Though a comedy, there are dramatic scenes, and their impact is seriously felt. The third act has a genuinely high sense of conflict, an impressive feat since even the best Marvel films could have the tagline "There are no stakes." I’m trying to think of a Marvel film where someone’s shown eating a steak to make a bad pun but I can’t. See if you can think of one yourself and use these ingredients to make your own joke. Good joke wasn’t it? You’re welcome. The fantasy is unspeakably immersive. Uniquely hypnotising shrinking effects give a vivid sense of Ant Man’s powers, with the danger and absurdity of the idea addressed simultaneously. The smart writing and pacing of Scott’s skill growth create some genuine plausibility. A recurring sequence involving attempts to move sugar cubes is made sincerely tense. I used to hate people controlling ants to make me hot drinks but now I expect it—and cafes that don't do it get slated on TripAdvisor. There’s an extremely layered and entertaining heist thriller sequence. The film only immediately revels in the superhero genre quite late into its runtime. This isn’t a negative. They’ve had a chance to explore other styles effectively and when the superhero fight scene arrives it does not disappoint. It’s exciting inventive detailed and funny even with the looming danger.

An earlier fight scene involving Falcon is playful and an appropriate length. Even though it's incidental to the story, Falcon serves more purpose than he normally does.

(Seriously, Falcon's wings just make him impractical. Are they there so people won't notice he's basically Iron Man, if you made him less practical and took any discernible personality?)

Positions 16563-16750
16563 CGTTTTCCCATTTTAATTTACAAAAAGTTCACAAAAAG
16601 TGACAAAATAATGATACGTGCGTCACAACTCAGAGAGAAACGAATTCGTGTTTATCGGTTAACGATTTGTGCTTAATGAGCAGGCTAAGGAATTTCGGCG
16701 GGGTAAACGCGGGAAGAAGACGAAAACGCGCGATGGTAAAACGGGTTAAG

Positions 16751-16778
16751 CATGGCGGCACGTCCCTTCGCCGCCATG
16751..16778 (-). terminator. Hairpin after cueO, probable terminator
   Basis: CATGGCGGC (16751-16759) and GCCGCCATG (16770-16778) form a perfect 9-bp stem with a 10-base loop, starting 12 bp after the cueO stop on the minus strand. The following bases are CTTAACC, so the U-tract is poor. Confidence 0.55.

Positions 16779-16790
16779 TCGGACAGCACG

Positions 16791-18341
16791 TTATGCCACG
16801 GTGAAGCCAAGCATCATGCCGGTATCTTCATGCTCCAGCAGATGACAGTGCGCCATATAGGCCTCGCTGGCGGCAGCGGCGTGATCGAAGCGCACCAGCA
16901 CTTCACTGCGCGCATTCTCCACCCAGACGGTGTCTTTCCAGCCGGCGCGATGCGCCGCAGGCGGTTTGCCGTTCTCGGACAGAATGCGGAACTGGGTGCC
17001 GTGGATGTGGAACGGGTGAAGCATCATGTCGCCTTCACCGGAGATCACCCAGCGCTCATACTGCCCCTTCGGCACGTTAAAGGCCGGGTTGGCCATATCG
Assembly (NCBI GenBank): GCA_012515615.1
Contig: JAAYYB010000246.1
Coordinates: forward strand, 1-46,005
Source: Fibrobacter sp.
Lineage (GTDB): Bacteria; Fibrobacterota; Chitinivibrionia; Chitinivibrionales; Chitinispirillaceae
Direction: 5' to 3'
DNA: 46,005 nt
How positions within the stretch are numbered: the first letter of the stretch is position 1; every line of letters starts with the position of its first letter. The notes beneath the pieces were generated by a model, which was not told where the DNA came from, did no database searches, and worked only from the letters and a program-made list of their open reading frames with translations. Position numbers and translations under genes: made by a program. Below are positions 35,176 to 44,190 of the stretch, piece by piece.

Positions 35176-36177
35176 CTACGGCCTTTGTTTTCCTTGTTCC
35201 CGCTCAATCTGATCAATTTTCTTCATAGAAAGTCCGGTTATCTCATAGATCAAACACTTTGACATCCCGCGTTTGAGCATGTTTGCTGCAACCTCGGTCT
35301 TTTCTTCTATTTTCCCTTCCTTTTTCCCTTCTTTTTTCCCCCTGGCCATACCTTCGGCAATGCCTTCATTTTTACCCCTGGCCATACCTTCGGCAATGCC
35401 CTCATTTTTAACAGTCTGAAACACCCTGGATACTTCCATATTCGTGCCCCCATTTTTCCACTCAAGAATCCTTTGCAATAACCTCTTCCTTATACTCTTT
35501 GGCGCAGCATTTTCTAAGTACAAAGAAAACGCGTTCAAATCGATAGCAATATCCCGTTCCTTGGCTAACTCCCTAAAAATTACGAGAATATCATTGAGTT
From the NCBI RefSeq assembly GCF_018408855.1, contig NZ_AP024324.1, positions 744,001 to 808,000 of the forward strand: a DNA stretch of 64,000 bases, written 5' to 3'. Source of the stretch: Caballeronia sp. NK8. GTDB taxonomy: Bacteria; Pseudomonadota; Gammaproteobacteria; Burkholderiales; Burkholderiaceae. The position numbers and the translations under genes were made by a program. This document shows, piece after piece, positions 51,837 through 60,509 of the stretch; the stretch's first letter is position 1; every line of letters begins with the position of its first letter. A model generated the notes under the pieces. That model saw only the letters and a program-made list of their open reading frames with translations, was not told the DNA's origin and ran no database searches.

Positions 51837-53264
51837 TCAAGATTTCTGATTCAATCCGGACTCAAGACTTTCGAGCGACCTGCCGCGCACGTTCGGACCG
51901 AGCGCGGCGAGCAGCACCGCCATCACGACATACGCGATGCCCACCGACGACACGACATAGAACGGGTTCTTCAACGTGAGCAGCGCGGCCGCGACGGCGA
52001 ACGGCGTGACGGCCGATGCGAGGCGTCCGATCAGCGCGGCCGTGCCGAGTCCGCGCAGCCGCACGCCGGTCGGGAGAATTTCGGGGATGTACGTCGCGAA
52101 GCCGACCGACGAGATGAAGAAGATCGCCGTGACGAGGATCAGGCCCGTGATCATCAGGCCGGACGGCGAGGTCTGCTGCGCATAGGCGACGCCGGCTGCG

Ant Man is well plotted, acted, & perfectly balances genre. It also brings freshness to the MCU while maintaining a lot of familiarity.

For me it’s a solid 9 out of 10. One of my favourite MCU films as well as a favourite superhero film overall. It falls short due to some unnecessary and sudden romantic flavouring. Also, a similarly powered villain leads to enjoyable scenes so is less problematic than usual. It’s still fatigued enough to slightly hinder the film, though. Another minor complaint—and one I feel filthy even mentioning since I’ve got no relationship with the Ant Man comics—is more established ties with the source material could have been made. I’m never comfortable with film adaptations inventing new characters. There are so many malleable characters in the comics books already it feels unnecessary. Giving names or subdued characteristics of existing Marvel characters to Scott’s criminal friends would have served as a subtle reminder that this a film routed in the comic book universe, and feels like a missed opportunity.

I’ve actually written 3 more paragraphs, but they’re at subatomic font size.


About the Creator

Conor Hufton

getting better at this writing thing (aka slowly learning the alphabet, learnt how to use pen). Spanning critical writing, fantasy, parody and sci-fi (ruining all of them in the process).